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Whitlow W. L. Au, 1941–2020
   Whitlow W. L. Au, a pioneer of under- standing the echolocation of dolphins and whales, former president of the Acoustical Society of America (ASA),
first chairperson of the ASA Animal Bioacoustics Technical Committee, long-serving associate editor for The Journal of the Acoustical Society of America, first Silver Medal recipient in Animal Bioacoustics, and Gold Medal honoree, passed away at age 79 on February 12, 2020, at his home in Kailua, Hawai’i.
Whit received a BS in electrical engineering from the University of Hawai’i and an MS in electrical engineer- ing from Washington State University (WSU; Pullman) before studying radar as a US Air Force scientist. He then returned to WSU to complete his PhD in electrical science. Whit turned his research to biosonar when he joined the US Navy Naval Undersea Center. His first publication on dolphin echolocation showed that dolphin signals can be very broadband, with center frequencies of 120 kHz, much higher than the 35- to 60-kHz signals reported at the time (Au et al., 1974). This new perspective was challenged by reviewers initially but set the stage for the enormous influ- ence he had on the field, highlighted by his foundational book The Sonar of Dolphins.
In 1993, the Hawai’i branch of the Navy Center was closed and Whit jointly began the Marine Mammal Research Program at the Hawai’i Institute of Marine Biology on Coconut Island with the University of Hawai’i at Manoa. Moving to the university as a researcher/professor allowed his academic career to flourish dramatically. Whit made contributions in many areas of bioacoustics, expanding our understanding of the broadband characteristics of snapping shrimp sounds, the songs of humpback whales, the signaling and foraging behavior of wild odontocetes, the echo characteristics of potential dolphin prey, hearing in marine mammals, and the distribution of marine life around the Hawaiian Islands. Whit’s reach was bolstered by the cross-disciplinary collaborations he fostered with his colleagues. To these collaborations, he brought a fearless approach to problems, seeing gaps in available technolo-
gies as an opportunity to do something novel. Using his technical expertise and perspective as an engineer, Whit tackled questions he was passionate about, had fun doing it, and was kind and generous to others he interacted with, no matter their position. Whit’s collaborations with his graduate students, most studying zoology or oceanogra- phy, were among his most rewarding, many continuing throughout their careers. He loved and respected his grad- uate students, and they, in turn, returned his affection and his propensity for hard work and success.
Whit wrote 3 books, edited 3 others, and published 226 papers in the peer-reviewed literature. It is hard to imag- ine where the science of the echolocation of dolphins and whales would be today without the contributions of Whitlow W. L. Au. In addition to his many roles in the ASA, not least of which was as chief greeter of newcom- ers, Whit organized many bioacoustics workshops and sessions, sat on the Ocean Studies Board of the National Research Council of the National Academies, and served on a Danish Research Foundation Blue Ribbon panel.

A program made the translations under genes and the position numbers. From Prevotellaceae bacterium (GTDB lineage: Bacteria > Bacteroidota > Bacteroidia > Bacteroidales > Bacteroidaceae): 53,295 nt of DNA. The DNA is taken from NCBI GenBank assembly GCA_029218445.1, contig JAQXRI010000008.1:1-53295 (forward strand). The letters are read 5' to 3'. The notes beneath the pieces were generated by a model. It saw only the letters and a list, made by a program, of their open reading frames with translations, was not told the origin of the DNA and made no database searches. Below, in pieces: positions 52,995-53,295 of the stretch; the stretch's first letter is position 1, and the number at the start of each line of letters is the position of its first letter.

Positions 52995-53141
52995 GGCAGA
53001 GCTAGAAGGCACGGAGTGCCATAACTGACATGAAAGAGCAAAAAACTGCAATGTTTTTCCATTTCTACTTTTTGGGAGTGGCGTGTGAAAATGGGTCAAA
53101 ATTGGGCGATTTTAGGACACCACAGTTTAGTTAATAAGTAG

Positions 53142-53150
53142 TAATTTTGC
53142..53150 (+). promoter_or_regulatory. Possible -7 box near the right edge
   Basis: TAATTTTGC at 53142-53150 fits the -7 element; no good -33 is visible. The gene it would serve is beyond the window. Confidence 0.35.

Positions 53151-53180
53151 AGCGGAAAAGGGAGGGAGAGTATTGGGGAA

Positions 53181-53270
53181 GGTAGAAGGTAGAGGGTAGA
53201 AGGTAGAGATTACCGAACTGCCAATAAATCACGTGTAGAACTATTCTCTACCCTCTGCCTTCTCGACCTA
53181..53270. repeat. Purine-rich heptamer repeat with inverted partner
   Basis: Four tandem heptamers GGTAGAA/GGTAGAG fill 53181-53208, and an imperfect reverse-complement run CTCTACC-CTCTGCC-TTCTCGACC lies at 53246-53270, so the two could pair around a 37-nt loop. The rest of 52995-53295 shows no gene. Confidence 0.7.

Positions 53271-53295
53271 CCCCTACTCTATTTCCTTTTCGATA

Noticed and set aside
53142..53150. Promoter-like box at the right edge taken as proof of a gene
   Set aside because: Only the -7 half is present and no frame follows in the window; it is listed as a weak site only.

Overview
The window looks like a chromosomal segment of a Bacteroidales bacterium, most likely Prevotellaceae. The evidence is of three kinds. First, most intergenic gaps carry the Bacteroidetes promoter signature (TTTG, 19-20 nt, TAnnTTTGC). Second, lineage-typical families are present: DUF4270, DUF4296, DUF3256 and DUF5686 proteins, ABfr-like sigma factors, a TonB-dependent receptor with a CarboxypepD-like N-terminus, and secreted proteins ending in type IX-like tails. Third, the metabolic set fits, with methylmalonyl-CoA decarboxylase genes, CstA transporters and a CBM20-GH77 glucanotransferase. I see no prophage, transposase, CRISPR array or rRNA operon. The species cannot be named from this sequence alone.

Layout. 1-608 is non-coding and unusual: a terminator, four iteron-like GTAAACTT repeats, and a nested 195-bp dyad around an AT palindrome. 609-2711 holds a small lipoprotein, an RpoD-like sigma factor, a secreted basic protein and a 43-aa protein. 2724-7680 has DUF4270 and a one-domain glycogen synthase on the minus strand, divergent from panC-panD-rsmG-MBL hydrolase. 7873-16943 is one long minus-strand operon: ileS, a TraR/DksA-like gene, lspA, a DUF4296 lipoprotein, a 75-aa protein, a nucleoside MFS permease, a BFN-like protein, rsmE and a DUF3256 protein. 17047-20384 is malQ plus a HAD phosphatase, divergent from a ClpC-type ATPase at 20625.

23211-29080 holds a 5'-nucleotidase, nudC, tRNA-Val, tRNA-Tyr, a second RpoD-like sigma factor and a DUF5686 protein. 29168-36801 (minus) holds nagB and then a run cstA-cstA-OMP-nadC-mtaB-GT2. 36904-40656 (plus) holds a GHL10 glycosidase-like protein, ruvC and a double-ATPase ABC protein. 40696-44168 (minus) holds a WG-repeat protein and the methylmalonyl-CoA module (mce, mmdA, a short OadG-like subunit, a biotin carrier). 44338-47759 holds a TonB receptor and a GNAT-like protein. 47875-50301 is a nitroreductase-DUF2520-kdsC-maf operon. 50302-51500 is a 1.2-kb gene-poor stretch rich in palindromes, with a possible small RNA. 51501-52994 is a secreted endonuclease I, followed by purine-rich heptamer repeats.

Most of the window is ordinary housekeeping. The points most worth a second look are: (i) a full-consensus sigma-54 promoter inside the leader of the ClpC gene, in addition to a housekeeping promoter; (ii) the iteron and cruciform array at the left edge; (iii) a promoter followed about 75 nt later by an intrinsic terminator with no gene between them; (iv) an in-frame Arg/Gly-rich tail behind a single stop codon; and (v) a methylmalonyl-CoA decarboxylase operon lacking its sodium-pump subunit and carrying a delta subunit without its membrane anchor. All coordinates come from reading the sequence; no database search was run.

He is survived by his wife of 53 years, Dorothy; their 4 children, Wesley, Lani, Wagner (Jim), and Nani; and 7 grandchildren.
Selected Publications by Whitlow W. L. Au
Au, W. W. L. (1993) The Sonar of Dolphins. Springer-Verlag, New York. Au, W. W. L. (2015) History of dolphin biosonar research. Acoustics
Today 11(4), 10-17.
Au, W. W. L., and Benoit-Bird, K. (2003). Automatic gain control in
the echolocation system of dolphins. Nature 423, 861-863.
Au, W. W. L., Floyd, R. W., Penner, R. H., and Murchison, A. E. (1974). Measurement of echolocation signals of the Atlantic bottlenose dol- phin, Tursiops truncatus Montagu, in open waters. The Journal of the
Acoustical Society of America 56, 1280-1290.
Au, W. W. L., Pack, A. A., Lammers, M. O., Herman, L., Deakos, M.,
and Andrews, K. (2006) Acoustic properties of humpback whale songs.
The Journal of the Acoustical Society of America 120, 1103-1110. Nachtigall, P., Supin, A. Y., Pawloski, J., and Au, W. W. L. (2004). Tem- porary threshold shifts after noise exposure in the bottlenose dolphin (Tursiops truncatus) measured using evoked auditory potentials.
Marine Mammal Science 20, 673-687. Written by:
Paul Nachtigall
Hawai’i Institute of Marine Biology, University of Hawai’i, Kaneohe, HI
Kelly Benoit-Bird
Monterey Bay Aquarium Research Institute, Moss Landing, CA
Marc Lammers Hawaiian Islands Humpback Whale National Marine Sanctuary, Kihei, HI
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